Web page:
July 25, 2012 by Brooke Anderson
I really thought waking up every day at 8 this summer would be the death of me. As any typical college student knows, scheduling a class before 10am is often going to cause more than a couple of skipped classes or inadvertent naps in the back row. But surprisingly, it’s been not too difficult to drag myself out of bed every morning to make the 45 minute commute to work; in fact it’s been relatively easy. So I had to ask myself why a class at 9am in which it would take less than 10 minutes to walk to, and would last a total of 50 minutes of sitting and listening could cause such grief in my life when I actually look forward to my many minutes on the crowded metro, my somewhat long stroll through the morning sunshine on busy streets full of harried commuters, and eventual destination to a frankly stuffy office affectionately called the intern pit to sit under fluorescent lights for 8 hours straight? It’s because I love what I do at Nat Geo TV. If I’ve learned anything at my internship this summer it’s a confirmation that I’m heading in the right career direction. Although the actual duties as an intern are not what I am aiming to do ultimately, I look around at all the various producers, associate producers, coordinators, editors, etc. and realize the endless possibilities and potential of what I could do, and that makes me excited.
Working in the media and television specifically, has shown me that you can make your job into whatever you want it to be. In regards to the kind of work environment, fast-paced vs. quiet and contemplative; clear direction or free reign; team work or solitude; thinking rather than doing, television allows the freedom to choose your desired work environment. If you’re more of a doer, who likes to do tasks individually with structure, and likes to take their time in a quiet environment, be an editor. If you’re more of a thinker, a people person, who likes to be surrounded by hustle bustle and to think on your toes, then you would do well as a producer or in development. The possibilities are endless. What’s become exponentially clear to me in my 9 weeks so far at the internship is that in this business you truly carve your own path. It is a career that is constantly in motion, you move from one task to the next, to different projects, to different shows, to different companies, even to different countries. It’s a career path that encourages change. One thing I know about myself is that I get easily bored. I guess the restlessness that I feel when I’ve been in one place too long stems from the constant moving that goes along with being a military brat. So when I’m constantly busy I’m happy and with saying that, media seems to be the ideal work environment to soothe my itchy feet. I’m still unsure of which exact direction I want to take in this career field, but I know that I have the potential to choose the where, what, when, why, and how about my job and that’s the thought that continues to get me up every morning.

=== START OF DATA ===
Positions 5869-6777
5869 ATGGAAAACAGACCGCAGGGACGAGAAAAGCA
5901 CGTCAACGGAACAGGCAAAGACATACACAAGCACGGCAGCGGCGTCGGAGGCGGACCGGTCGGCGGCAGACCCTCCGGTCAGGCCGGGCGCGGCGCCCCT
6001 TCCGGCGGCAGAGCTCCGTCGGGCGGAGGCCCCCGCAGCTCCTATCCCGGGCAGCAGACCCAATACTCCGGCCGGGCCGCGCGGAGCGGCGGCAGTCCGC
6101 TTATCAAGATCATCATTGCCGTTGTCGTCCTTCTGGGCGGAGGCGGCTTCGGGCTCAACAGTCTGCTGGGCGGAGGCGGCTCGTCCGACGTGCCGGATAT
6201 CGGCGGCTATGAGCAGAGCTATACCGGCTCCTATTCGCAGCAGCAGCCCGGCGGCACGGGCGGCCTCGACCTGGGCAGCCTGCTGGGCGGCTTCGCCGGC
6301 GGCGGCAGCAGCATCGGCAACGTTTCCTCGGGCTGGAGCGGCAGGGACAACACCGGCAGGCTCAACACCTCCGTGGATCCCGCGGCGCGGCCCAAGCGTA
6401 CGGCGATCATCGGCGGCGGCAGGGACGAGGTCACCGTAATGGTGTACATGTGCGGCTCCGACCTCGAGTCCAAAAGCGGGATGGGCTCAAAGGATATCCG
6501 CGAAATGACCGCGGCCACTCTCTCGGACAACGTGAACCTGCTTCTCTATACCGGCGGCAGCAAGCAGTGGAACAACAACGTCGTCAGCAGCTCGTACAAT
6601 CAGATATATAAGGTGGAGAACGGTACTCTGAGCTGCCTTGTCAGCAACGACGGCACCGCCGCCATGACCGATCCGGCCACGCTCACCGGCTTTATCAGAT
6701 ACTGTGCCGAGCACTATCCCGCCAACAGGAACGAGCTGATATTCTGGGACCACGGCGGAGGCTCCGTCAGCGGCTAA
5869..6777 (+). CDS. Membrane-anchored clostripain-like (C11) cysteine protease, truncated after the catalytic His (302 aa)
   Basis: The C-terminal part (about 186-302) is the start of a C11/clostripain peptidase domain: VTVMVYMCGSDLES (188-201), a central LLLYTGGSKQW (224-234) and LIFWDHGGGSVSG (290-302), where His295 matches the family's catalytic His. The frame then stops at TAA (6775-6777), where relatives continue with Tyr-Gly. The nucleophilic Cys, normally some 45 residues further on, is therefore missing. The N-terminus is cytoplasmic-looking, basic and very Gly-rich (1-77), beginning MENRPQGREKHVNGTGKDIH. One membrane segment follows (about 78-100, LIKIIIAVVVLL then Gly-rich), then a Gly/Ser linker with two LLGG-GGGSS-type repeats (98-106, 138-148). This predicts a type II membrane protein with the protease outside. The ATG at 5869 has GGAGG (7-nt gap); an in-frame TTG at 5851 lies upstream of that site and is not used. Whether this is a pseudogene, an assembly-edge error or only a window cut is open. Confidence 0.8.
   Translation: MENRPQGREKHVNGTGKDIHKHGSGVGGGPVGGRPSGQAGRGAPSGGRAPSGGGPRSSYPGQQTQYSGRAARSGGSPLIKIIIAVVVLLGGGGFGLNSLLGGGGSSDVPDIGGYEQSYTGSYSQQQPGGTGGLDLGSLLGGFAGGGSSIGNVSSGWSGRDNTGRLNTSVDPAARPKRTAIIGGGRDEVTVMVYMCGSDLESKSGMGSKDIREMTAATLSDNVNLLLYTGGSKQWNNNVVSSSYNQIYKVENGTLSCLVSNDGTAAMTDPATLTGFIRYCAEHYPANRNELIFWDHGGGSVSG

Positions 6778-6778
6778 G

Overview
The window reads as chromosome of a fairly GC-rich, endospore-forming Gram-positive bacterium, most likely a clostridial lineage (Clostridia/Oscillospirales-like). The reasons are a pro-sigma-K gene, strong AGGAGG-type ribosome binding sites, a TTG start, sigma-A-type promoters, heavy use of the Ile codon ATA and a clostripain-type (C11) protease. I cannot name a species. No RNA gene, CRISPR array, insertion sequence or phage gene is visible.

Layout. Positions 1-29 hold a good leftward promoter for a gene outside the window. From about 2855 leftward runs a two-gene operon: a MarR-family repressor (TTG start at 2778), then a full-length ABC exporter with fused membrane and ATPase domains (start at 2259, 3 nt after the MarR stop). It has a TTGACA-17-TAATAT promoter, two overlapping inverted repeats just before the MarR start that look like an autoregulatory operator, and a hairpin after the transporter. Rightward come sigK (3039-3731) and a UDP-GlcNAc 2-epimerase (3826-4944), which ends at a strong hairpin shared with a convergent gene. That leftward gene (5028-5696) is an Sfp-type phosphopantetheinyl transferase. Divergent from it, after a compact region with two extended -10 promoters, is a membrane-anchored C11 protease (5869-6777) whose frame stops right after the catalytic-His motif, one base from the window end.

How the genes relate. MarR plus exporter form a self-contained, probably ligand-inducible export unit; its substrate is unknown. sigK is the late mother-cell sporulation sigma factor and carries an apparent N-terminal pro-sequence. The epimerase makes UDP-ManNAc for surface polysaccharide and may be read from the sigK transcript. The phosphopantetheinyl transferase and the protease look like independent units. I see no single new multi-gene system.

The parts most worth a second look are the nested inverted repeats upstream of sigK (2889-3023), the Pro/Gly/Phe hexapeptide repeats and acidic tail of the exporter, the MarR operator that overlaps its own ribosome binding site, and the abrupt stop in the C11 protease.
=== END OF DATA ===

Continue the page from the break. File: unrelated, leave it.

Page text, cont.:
July 8, 2012 by Brooke Anderson
Two weeks ago I got the chance to be in the digital studio to help with the filming of a children’s show that accompanies textbooks to help kids learn English. It was a nice change from being in the intern pit and a fantastic opportunity to get to know a few more people in different parts of the building and to see how a television (albeit a fairly small production) is filmed. My job entailed little more that being the slate girl, which meant getting to use the black and white clapper and saying “Scene six, close up, take three” for each cut. Which is very cool and exciting…for about the first hour or so; but what I most enjoyed was seeing and getting to know the very friendly and witty actors who host the show (a British pair for the British version of the show, and an American pair for the American version) and how they were so professional and instantly put on their “host-of-a-children’s-television-show” faces as soon as the director yelled “Action!” A couple of the other interns had helped out with the show before me; there is a rotating schedule of who goes each week to experience helping out, but my experience proved to be a little bit better than the previous interns. Towards the end of my first day, the British actors had nearly finished up their scenes (it was a jammed packed day, they had to film two episodes in one day) and had moved on to doing voice-over work for the accompanying animated cartoons that go along with the show. But there was a problem, two of the cartoons required two little girl voices, and there was only one female actor. So seeing as how I was both conveniently a girl and British, I ended up being roped in to be the second voice! It was not as nerve-wracking as I thought it would be and everyone seemed quite happy and impressed with what I did, and now I can randomly add voice-work to my resume! The second day proved to be great as well with the director taking us out to lunch and then to a gelato shop that he co-owned so it was on the house. Overall it was a fantastic experience and once the other interns have had their turn, I may volunteer to do a round 2.